By Erika Schnitzer, Associate EditorSeattle—The Emerald City’s revenue for 2009 is expected to bring down the national norm, according to M/PF YieldStar, which predicts that Seattle’s near-term investment opportunities are gloomy at best.Occupancy in the city is currently at 93.2 percent, down 3.1 points from 96.3 percent one year ago, reports Greg Willett, vice president of research and analysis for M/PF YieldStar, who notes that 2008 saw approximately 5,000 units in net move-outs.While the Bureau of Labor Statistics (BLS) is showing employment growth in Seattle at approximately 1.6 percent, Willett says that this figure is overstated and will need to be revised to take into account the recent layoffs at major Seattle companies, such as Microsoft and Starbucks, as well as the uncertainly of the fate of Washington Mutual employees. M/PF Yieldstar’s list of active developments in the metro shows about 8,000 apartment units now under construction, with all projects finishing by mid-2010. Willett forecasts that about 6,600 units will be delivered by the end of 2009. “When these projects were in the planning phases, Seattle was on top of the world,” Willett tells MHN. “But the world changed by the time they got started.”Previously, the metro saw an average of 3,000 units delivered annually. However, “despite the large number of products currently under construction, there is a high barrier-to-entry,” Willett notes.Because of the massive expansion in supply, Willett believes that Seattle will “rank alongside Phoenix and Austin in terms of revenue drops.” He says that while most of the country is looking at 4 percent to 5 percent revenue decreases, Seattle is facing a 10 percent loss this year.Despite all of this, Willett remains optimistic about Seattle’s future. “It is a metro that has a very attractive long-term employment outlook, and it normally outperforms the U.S. as a whole,” he asserts.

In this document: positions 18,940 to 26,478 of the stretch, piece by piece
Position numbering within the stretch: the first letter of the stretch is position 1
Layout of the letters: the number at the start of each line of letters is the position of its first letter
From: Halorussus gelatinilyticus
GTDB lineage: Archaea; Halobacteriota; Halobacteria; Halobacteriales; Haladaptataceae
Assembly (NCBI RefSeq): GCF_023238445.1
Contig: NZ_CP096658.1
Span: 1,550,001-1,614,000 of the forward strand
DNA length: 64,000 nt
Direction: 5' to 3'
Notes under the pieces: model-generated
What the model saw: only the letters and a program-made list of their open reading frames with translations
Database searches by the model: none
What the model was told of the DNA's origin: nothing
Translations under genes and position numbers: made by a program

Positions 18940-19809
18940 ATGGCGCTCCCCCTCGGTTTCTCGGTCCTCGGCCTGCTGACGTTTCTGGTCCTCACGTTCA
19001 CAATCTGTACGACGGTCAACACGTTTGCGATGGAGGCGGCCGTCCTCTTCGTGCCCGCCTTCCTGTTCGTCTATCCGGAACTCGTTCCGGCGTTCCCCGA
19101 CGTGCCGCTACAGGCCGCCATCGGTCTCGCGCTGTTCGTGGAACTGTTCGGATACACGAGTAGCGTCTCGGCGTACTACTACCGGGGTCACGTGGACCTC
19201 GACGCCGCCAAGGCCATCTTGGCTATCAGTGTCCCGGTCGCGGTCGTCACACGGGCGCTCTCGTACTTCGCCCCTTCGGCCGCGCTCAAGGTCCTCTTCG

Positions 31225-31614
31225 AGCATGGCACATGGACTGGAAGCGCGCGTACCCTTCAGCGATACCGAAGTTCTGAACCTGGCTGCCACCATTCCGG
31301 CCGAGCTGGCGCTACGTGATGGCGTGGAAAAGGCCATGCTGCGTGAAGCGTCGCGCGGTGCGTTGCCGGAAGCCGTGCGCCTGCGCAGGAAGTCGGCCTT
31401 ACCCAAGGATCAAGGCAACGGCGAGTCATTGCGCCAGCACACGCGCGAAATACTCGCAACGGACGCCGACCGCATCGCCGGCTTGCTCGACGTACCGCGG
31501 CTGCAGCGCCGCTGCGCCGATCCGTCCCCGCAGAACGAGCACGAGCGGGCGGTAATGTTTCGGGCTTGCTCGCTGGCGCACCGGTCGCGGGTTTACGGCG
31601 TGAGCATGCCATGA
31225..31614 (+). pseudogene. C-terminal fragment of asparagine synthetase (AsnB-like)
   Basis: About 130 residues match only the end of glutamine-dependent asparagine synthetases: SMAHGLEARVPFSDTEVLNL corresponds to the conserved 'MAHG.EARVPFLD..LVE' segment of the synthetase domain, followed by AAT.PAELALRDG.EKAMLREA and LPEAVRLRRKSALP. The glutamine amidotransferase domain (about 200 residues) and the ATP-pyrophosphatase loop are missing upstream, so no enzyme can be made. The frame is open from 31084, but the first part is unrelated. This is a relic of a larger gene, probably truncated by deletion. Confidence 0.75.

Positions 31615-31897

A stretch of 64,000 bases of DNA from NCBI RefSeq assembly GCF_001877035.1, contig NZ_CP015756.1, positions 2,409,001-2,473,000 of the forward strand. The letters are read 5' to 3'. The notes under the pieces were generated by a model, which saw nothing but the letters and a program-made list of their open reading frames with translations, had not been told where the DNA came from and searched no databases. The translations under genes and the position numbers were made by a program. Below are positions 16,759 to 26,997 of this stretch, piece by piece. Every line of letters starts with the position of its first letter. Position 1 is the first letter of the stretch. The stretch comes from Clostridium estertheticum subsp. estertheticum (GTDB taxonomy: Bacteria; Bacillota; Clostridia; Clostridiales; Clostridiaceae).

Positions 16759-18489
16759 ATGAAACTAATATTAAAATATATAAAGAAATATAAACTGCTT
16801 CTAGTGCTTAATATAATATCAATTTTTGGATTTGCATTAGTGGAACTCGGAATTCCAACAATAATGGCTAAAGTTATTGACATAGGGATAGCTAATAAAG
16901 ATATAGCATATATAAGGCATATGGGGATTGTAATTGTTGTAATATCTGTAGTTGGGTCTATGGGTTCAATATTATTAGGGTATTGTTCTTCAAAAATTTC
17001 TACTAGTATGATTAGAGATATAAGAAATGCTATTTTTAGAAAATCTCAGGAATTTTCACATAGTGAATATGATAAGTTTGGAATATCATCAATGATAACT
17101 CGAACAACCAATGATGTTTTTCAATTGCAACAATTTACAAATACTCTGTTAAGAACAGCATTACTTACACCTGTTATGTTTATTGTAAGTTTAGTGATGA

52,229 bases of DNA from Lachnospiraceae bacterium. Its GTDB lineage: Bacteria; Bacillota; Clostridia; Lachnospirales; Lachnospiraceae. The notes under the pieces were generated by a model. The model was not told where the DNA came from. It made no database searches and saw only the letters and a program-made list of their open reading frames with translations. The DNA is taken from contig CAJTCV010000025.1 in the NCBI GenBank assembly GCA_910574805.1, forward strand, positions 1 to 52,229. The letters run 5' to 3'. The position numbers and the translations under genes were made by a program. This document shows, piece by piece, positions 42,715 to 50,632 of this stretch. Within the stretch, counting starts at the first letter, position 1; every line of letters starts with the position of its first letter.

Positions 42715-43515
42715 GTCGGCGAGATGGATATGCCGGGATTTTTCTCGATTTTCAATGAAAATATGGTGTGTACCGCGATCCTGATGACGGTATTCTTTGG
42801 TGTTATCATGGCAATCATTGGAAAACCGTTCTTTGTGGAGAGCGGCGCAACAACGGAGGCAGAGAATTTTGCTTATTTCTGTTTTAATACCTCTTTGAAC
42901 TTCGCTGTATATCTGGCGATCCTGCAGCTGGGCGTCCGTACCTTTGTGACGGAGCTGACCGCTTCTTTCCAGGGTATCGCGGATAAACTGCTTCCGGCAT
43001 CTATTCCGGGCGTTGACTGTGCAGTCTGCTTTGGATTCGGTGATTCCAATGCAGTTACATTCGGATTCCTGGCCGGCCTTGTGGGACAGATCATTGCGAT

MARKET SNAPSHOT: Seattle Apartments Could Face 10% Revenue Drop
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